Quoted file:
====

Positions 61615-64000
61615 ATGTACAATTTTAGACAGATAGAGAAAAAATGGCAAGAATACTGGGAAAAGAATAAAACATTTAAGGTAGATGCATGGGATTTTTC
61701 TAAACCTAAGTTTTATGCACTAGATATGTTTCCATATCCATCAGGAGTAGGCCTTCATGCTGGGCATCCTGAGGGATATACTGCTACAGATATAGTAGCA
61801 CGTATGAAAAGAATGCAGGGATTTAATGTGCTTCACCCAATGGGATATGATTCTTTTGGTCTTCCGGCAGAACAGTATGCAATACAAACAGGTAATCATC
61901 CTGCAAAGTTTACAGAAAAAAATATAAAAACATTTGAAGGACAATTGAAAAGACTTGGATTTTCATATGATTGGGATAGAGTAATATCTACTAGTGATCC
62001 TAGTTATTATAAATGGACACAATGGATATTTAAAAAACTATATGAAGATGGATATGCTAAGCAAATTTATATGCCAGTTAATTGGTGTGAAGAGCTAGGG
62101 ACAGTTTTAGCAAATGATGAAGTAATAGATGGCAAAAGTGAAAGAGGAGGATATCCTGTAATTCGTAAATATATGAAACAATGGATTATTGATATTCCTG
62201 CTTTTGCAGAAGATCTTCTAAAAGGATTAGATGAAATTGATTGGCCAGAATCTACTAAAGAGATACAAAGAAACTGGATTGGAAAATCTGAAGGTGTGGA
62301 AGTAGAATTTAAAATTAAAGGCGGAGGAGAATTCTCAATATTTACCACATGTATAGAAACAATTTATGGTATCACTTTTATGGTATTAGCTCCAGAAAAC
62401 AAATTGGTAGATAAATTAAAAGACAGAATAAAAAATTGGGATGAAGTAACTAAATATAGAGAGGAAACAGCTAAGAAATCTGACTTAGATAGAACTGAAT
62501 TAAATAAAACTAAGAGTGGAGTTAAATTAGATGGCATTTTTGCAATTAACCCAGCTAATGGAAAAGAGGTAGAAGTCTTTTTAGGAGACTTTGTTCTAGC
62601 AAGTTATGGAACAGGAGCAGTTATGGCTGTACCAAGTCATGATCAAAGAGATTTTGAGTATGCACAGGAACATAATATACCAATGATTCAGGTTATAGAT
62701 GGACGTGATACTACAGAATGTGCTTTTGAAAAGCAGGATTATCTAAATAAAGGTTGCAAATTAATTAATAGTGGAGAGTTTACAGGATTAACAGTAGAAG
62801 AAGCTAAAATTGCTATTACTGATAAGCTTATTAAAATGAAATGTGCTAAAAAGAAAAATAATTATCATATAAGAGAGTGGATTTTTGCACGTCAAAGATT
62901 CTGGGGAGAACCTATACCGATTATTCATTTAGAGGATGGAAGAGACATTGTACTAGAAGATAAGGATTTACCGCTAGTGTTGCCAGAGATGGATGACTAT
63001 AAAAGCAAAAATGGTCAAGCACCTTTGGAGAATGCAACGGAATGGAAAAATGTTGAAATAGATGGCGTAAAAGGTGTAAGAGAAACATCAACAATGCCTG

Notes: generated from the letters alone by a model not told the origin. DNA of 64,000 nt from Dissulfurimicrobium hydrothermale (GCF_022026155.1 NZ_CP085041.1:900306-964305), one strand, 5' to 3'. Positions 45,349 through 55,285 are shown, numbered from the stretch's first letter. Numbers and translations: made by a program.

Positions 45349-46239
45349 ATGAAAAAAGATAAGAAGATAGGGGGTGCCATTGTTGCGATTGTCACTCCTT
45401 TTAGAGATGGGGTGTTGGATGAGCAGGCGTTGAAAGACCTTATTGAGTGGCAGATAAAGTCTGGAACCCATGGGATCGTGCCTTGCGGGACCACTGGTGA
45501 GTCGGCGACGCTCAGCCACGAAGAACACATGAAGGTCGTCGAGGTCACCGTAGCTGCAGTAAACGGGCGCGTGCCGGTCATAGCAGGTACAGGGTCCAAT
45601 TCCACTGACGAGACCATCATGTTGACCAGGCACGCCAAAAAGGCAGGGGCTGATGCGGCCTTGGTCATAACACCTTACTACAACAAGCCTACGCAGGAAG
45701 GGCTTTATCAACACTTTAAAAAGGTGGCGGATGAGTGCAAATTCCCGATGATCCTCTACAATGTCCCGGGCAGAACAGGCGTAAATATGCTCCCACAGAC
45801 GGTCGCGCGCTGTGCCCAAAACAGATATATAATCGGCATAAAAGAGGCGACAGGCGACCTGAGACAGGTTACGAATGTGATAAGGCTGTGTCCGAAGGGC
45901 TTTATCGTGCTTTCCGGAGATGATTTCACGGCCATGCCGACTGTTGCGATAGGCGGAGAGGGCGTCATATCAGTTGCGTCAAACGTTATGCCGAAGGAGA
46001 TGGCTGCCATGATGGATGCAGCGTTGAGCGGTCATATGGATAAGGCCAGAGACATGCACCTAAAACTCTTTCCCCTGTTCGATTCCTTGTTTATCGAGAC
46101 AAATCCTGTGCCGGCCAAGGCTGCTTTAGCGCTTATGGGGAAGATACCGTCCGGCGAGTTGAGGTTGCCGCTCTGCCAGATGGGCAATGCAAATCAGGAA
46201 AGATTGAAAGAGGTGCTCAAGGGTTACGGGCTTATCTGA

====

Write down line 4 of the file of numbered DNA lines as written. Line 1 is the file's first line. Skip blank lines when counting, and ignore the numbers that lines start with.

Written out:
61801 CGTATGAAAAGAATGCAGGGATTTAATGTGCTTCACCCAATGGGATATGATTCTTTTGGTCTTCCGGCAGAACAGTATGCAATACAAACAGGTAATCATC